Subtractive synthesis

In the subtractive synthesis everything is reversed with respect to the additive system.

Cyan, magenta and yellow become the primary colors

  • Red is the complementary color of cyan
  • Green is the complementary color of magenta
  • Blue is the complementary color of yellow

The light source is the white of the paper.
Each deposit of dye on the paper will subtract a certain amount of light from the paper.

  • The superposition of cyan ink and yellow ink on green.
  • The superposition of magenta ink and yellow ink results in red.
  • The superposition of cyan ink and magenta ink results in blue.

The darkest color in the system is the mixture of all primary inks.


By using just three dyes on a sheet of white paper, it is possible to reproduce almost all of the other colors.

Subtractive synthesis is very often associated with CMY primaries (Cyan, Magenta, Yellow).
The mixture of the three primaries will give the darkest color of the system which should ideally be close to black.
The absence of the three primaries obviously gives white (white of the support)

The subtractive synthesis concerns all the mixtures of colors exploiting the illumination of a support such as artistic painting, dyeing, printing inks or printers,


If in theory, the three primary colors CMY can reproduce all the intermediate colors going from white to black. In practice, the inks used in printing techniques (inkjet, offset, etc.) are not pure enough to produce theoretical black.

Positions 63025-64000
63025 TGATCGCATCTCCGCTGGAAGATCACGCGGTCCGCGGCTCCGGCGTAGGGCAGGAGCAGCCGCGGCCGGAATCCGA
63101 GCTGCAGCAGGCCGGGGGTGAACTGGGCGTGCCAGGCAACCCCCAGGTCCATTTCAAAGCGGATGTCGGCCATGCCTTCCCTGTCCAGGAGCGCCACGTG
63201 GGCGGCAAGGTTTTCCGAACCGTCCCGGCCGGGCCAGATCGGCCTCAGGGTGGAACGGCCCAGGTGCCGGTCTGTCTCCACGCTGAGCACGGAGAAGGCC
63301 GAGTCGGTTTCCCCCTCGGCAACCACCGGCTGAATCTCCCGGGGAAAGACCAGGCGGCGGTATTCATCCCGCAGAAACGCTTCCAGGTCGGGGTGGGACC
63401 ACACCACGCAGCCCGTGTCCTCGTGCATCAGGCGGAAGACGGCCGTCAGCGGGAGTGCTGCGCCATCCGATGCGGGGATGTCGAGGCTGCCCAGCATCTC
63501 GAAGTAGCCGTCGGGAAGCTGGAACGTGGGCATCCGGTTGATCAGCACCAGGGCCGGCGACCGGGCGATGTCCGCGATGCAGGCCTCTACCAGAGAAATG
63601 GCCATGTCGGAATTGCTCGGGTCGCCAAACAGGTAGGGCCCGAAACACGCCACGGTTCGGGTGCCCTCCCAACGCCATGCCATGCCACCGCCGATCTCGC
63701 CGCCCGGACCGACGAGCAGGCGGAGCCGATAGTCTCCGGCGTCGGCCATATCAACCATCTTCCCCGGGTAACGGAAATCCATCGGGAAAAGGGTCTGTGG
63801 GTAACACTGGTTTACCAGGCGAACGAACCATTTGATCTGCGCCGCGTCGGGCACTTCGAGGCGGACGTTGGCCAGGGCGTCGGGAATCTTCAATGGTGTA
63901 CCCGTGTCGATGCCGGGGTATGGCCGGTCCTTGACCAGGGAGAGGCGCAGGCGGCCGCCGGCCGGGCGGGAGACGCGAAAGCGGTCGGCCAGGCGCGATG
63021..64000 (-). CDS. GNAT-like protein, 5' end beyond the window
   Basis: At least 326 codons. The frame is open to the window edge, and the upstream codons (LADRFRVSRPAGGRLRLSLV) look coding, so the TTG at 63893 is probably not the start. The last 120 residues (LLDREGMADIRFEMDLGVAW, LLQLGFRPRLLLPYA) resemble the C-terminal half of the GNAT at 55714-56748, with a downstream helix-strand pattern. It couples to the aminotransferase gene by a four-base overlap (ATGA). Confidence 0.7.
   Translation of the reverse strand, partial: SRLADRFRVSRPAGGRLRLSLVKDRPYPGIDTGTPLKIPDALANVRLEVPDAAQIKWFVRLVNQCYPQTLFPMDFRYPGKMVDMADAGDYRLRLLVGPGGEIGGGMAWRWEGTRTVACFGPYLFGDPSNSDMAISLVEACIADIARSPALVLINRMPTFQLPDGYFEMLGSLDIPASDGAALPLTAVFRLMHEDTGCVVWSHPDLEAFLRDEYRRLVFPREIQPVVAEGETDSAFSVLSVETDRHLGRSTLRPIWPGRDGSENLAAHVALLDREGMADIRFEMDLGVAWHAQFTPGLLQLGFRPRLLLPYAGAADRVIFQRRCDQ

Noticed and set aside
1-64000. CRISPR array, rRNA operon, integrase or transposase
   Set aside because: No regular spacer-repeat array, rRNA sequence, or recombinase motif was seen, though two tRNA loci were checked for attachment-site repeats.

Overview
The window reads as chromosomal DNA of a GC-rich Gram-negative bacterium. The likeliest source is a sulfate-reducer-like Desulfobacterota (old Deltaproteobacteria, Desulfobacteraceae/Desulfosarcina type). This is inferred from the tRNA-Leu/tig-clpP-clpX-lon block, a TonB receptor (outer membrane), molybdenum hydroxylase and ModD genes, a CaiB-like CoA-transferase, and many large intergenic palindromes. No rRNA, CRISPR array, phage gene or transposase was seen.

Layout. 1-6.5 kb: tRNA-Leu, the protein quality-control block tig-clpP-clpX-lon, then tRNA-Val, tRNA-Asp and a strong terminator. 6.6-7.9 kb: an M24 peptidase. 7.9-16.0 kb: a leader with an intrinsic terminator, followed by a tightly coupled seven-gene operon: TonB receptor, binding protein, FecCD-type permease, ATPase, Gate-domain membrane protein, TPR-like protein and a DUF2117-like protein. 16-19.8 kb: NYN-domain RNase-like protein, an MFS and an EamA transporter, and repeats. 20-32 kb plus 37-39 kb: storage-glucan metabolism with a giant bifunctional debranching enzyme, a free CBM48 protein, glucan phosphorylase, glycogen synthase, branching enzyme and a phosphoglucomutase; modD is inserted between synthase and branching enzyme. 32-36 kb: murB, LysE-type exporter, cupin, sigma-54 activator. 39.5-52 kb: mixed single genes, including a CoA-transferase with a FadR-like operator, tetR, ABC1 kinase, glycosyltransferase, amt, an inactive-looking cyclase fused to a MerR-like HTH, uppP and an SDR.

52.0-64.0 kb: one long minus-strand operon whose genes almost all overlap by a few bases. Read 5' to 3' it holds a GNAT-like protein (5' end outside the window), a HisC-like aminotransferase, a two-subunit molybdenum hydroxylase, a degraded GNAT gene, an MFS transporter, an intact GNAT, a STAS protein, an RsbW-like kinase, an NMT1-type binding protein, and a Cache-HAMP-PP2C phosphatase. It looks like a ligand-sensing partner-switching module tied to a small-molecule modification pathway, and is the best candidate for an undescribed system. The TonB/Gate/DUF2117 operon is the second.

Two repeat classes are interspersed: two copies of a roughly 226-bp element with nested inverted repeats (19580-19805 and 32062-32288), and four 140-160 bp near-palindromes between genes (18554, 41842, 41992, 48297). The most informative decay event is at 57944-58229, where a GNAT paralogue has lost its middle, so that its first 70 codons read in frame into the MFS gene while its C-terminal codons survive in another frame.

The maximum layering of CMY inks on the paper can only reproduce a dark brown, which is why black "N" ink has been added to these printing techniques, in order to achieve the darkest black. deep and neutral possible. Hence the CMYK color space. A CMYK file contains the 4 composite layers C, M, J, N (coded from 0 to 100%).

This system based on the CMY mixes reinforced by the color black is called the four-color process (CMYK). it is also a color space based on subtractive synthesis.

Black also has other advantages like:

  • Add depth, contrast and detail
  • Easier gray neutralization
  • Texts printed in black only
  • Reduce the amount of ink used
    - So drying when printing faster
    - So printing faster
    - So more profit

CMY Gray

An important concept in the field of calibration is the control of gray neutrality.
A well calibrated device should be able to reproduce neutral grays.

In theory, to obtain a neutral gray in CMY, cyan, magenta and yellow must be dosed in a balanced way.

For example,
A dark gray will have a CMY value of C80%, M80%, J80%
A medium gray will have a value of C50%, M50%, J50%
A light gray will have a value of C20%, M20%, J20%

This is why the control of "gray" on a printer, makes it possible to detect a colorimetric drift of this one.

The GCR (Gray Component Replacement)

Black is taken as a full component of color.
By definition, any trichromatic color is partly composed of a substantially equal share of Cyan, Magenta and Yellow.
However, this substantially equal part is comparable to gray since the balance of cyan, magenta and yellow gives gray.
We can therefore theoretically replace this part of the color, called achromatic, by black.
In the separation, the black curve can therefore start very early and quickly gain strength.

During CMYK separation, the color is gradually replaced by black ink.
The darker the color, the greater the proportion of black ink.



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